East Africa is the main area of exploitation of geothermal heat on the African continent. Thanks to this natural heat from under the Rift Valley, Kenya has become the leading producer of geothermal energy on the continent. Other countries in the sub-region are trying to catch up without any concrete achievements for the moment. But then, what is geothermal energy? What are the other uses of the geothermal resource?
If the Rift Valley abounds in such a geothermal potential, it is because this region is crossed by a continuous tectonic fault that stretches over 3,000 km from north to south. The zone extends over 40 to 60 km wide, from Eritrea to Mozambique, passing through the Great Lakes region. This geological specificity means that the region has a high level of volcanic activity, and the magma, which can easily reach 1,000°C, is found relatively close to the subsoil.
The natural heat of the underground can be exploited to produce electricity. The African Development Bank (AfDB) estimates the geothermal potential in the Rift Valley at 20,000 MWe, where this clean energy is already partially exploited. Less intermittent than other renewable energies, geothermal energy can diversify the electricity mix of a country like Kenya.
Producing electricity by exploiting the natural heat of the underground
The operating principle of a geothermal power plant is simple. In this volcanic region, which benefits from the simultaneous presence of heat and water, the depth of a geothermal well can vary between 2,000 and 3,000 meters. These wells concentrate hot water that can reach 300°C. The pumped hot water loses its pressure and gradually turns into steam.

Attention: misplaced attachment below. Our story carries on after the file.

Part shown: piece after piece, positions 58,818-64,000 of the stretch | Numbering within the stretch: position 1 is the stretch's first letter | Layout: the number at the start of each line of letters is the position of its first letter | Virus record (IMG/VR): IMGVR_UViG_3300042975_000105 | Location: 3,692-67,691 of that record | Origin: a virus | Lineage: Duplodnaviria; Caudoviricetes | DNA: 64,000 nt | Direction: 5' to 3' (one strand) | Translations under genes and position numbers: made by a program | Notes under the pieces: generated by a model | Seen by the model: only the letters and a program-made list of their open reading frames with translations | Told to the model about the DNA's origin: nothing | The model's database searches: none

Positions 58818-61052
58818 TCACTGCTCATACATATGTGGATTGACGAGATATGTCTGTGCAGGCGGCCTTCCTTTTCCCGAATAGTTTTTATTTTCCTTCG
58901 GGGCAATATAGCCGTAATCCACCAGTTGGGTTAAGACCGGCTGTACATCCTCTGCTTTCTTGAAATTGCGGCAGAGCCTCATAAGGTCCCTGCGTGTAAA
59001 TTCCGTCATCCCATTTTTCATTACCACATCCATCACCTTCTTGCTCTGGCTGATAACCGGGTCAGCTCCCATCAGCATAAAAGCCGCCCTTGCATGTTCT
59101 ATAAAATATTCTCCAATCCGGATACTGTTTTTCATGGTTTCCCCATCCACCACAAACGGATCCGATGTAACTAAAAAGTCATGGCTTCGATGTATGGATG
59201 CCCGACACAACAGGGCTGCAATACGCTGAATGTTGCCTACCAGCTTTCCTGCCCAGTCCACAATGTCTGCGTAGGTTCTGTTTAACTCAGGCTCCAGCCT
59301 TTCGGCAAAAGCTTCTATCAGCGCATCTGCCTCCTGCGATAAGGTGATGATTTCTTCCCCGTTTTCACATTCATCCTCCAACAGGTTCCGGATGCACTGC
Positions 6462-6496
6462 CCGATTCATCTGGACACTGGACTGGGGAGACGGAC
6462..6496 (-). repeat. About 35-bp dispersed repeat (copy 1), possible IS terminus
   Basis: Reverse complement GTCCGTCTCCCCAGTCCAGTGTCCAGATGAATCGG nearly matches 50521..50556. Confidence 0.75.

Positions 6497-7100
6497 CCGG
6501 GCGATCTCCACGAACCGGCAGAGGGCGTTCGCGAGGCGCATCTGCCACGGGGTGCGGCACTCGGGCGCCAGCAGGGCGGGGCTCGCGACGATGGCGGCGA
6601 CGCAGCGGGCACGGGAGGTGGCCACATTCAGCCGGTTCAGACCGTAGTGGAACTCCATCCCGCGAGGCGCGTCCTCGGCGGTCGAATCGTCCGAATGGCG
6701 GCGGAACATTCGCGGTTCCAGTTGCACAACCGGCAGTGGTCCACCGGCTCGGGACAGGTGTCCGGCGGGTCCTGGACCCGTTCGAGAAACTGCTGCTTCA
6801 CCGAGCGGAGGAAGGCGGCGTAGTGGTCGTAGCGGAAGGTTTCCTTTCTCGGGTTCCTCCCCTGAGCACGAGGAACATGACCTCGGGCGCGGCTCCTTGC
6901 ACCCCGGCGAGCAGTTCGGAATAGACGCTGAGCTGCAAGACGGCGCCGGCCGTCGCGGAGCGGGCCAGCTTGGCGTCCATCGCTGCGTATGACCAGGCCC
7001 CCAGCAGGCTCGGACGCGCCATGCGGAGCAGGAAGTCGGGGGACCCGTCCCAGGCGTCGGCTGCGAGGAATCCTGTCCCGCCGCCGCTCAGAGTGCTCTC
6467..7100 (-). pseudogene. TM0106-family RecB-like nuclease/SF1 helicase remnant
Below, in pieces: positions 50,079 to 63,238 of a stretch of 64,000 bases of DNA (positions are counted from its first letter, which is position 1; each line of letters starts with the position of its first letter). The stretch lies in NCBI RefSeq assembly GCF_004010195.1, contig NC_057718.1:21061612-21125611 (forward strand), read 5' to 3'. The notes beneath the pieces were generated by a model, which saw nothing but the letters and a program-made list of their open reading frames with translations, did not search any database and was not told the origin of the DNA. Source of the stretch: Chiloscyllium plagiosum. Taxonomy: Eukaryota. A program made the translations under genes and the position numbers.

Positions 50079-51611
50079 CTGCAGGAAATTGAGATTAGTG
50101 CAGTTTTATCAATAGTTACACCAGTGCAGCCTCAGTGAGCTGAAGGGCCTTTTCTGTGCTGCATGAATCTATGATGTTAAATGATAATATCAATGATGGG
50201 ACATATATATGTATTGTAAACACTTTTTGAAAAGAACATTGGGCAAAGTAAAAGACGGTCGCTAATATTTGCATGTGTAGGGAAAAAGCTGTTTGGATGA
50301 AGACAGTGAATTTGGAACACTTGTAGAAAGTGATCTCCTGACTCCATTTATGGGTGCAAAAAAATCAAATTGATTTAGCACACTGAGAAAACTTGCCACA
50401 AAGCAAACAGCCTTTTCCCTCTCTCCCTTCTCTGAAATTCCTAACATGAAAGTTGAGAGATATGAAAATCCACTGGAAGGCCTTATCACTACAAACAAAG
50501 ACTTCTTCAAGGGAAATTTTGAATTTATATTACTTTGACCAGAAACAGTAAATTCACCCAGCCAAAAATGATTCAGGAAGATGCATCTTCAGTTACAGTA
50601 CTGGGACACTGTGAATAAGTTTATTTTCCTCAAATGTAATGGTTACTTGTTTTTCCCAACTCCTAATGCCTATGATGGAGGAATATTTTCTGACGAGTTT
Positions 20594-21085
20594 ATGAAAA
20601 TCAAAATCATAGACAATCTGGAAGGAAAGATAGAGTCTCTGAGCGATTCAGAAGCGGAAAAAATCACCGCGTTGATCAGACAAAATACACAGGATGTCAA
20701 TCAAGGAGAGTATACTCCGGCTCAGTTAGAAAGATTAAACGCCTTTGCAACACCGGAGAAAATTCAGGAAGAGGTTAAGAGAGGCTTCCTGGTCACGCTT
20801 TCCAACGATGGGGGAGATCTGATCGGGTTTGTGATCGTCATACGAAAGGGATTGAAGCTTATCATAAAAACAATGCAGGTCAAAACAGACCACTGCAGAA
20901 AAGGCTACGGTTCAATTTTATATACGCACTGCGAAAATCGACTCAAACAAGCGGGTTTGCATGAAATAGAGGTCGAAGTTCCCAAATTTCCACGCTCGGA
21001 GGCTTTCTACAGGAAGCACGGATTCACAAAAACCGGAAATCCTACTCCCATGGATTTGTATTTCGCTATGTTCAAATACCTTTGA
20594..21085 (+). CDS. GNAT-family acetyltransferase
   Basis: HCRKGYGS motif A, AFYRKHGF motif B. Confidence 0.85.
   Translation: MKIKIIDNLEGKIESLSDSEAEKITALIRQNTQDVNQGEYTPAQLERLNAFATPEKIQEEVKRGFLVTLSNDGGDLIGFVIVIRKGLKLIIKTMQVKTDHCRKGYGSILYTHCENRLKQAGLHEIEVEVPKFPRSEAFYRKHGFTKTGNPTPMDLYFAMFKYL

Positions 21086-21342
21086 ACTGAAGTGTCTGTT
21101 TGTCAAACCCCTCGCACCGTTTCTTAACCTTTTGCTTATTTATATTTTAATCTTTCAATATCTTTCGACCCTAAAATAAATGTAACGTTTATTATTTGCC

Once separated from its impurities, the pressurized steam turns a turbine. This mechanical energy is transformed into electricity via an alternator. The production of this electricity does not emit carbon dioxide (CO2), unlike thermal power plants that run on heavy fuel oil or coal. Most of the operational geothermal power plants in Africa are located in Kenya, where very high temperature deep geothermal energy has conditions that make it particularly cost-effective.
Kenya leads the way
Geothermal energy is at the centre of Kenya’s energy policy. The country’s first geothermal power plant, Olkaria I, went into operation in 1981. The sector became more structured with the establishment by the Kenyan government in 2008 of the Geothermal Development Company (GDC). This company, wholly owned by the Kenyan government, is responsible for the development of surface geothermal energy, including exploration, drilling, exploitation and the sale of steam to companies to generate electricity for the national grid.